UEFA have finally confirmed both venues for Arsenal’s Europa League tie with Benfica.
The Government decision to put Portugal on the 'red list' of countries, requiring all travellers to the UK having to spend 10 days in strict hotel quarantine, prevented the matches being played at the Stadium of Light in Lison and then the Emirates as planned.
SunSport explains what happens now…
What has been announced?
The first leg, nominally Benfica’s 'home' tie, will now be played in the Stadio Olimpico in Rome next Thursday.
A week later, the second leg will be staged at Olympiakos' Georgios Karaiskakis Stadium in Piraeus, the port of Athens.
But wasn’t that under threat from the Greek authorities?
It certainly was. Just hours after Arsenal initially Tweeted the fixture change, Greek Prime Minister Kyriakos Mitsotakis announced an Athens-wide lockdown until the end of the month.
Uefa, however, have persuaded the Greek authorities to allow the game to be played.
Why can’t they just play a single tie, like last season?
That is an option – but only the outcome of last resort if the scheduled two legs cannot be played.
Uefa has huge TV contracts that demand European ties – excepting the Final – are two-legged affairs.
Last season’s changes were described as a one-off at the time, although plans for a 'final four' or 'final eight' one-game knockout tournament in the future are receiving increased support.
What about the other European ties?
All three 'away' legs in the Champions League have now been moved.
Liverpool and Manchester City will play Leipzig and Borussia Monchengladbach, respectively, in Budapest, with Chelsea travelling to Bucharest to play Atletico Madrid.
As it stands, all three home legs will be played in the scheduled venues, although there is growing expectation that Liverpool may not be able to host Leipzig at Anfield because of new restrictions in the German state of Saxony.
In the Europa League, Manchester United’s away game with Real Sociedad is now being played in Turin, with the home game at Old Trafford.
Spurs, who meet Austrians Wolfsberger, and Leicester, who face Slavia Prague, will play their matches in a traditional home and away format, albeit behind closed doors.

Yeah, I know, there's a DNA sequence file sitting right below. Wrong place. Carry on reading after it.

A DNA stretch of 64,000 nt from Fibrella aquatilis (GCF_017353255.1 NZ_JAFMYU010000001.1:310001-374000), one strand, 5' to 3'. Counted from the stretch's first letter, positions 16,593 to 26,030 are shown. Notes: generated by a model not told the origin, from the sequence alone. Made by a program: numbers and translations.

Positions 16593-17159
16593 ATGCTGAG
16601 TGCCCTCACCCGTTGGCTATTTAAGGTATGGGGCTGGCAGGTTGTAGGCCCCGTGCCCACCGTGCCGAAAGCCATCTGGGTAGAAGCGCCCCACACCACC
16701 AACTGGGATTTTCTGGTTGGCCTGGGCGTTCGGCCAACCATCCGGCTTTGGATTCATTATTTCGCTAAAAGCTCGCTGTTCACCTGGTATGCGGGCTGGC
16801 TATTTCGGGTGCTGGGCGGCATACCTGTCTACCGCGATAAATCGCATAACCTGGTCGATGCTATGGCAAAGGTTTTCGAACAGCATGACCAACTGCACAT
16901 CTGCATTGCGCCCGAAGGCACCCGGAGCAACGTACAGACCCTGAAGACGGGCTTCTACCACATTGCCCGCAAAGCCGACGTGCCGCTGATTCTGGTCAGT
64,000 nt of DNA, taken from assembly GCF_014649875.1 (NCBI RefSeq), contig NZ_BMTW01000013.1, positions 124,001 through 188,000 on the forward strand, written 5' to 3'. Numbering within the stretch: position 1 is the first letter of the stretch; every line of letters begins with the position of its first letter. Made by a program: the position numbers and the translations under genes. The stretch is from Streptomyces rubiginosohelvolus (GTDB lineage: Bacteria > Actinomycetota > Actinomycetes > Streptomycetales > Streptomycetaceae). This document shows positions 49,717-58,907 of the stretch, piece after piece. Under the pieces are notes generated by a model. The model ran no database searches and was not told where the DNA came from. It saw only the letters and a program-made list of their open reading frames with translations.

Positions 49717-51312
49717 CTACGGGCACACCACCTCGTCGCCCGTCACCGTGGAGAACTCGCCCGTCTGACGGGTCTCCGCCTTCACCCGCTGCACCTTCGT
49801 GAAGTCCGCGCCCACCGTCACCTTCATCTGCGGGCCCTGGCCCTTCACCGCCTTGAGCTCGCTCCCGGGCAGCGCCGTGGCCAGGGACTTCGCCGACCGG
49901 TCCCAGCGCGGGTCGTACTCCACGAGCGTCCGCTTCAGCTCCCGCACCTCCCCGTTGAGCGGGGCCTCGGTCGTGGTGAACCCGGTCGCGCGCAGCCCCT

Okay, but Arsenal have lost 'home' advantage – so the away goals rule cannot come into play, surely?
You might think that. But Uefa don’t agree.
So if the aggregate scores are level after 90 minutes in Greece, away goals will count extra.
And it does, in theory, give Benfica the possibility of an extra 30 minutes, on neutral soil, to score a decisive 'away goal' and avoid a shoot-out.
And what’s the history between them?
Surprisingly, the two teams have only been paired once – and that was nearly 30 years ago, in 1991-92, the first season of the group stage format which was to become the Champions League the following campaign.
George Graham’s Gunners, who had put six past Austria Vienna in the first round, were hot favourites to reach the inaugural group stage coached by an unknown Swede named Sven Goran Eriksson after returning from Lisbon with a 1-1 draw, thanks to Kevin Campbell’s strike.
They went one up through Colin Pates at Highbury, only for it all to fall apart.
Brazilian Marques Isias levelled before half-time, the tie finished 2-2 on aggregate after 90 minutes, before extra-time goals from Isias and Russian Vasili Kulkov dumped Arsenal out.
Millwall fans will remember that Kulkov and fellow Russian Sergei Yuran had a brief stay at The Den a few years later.
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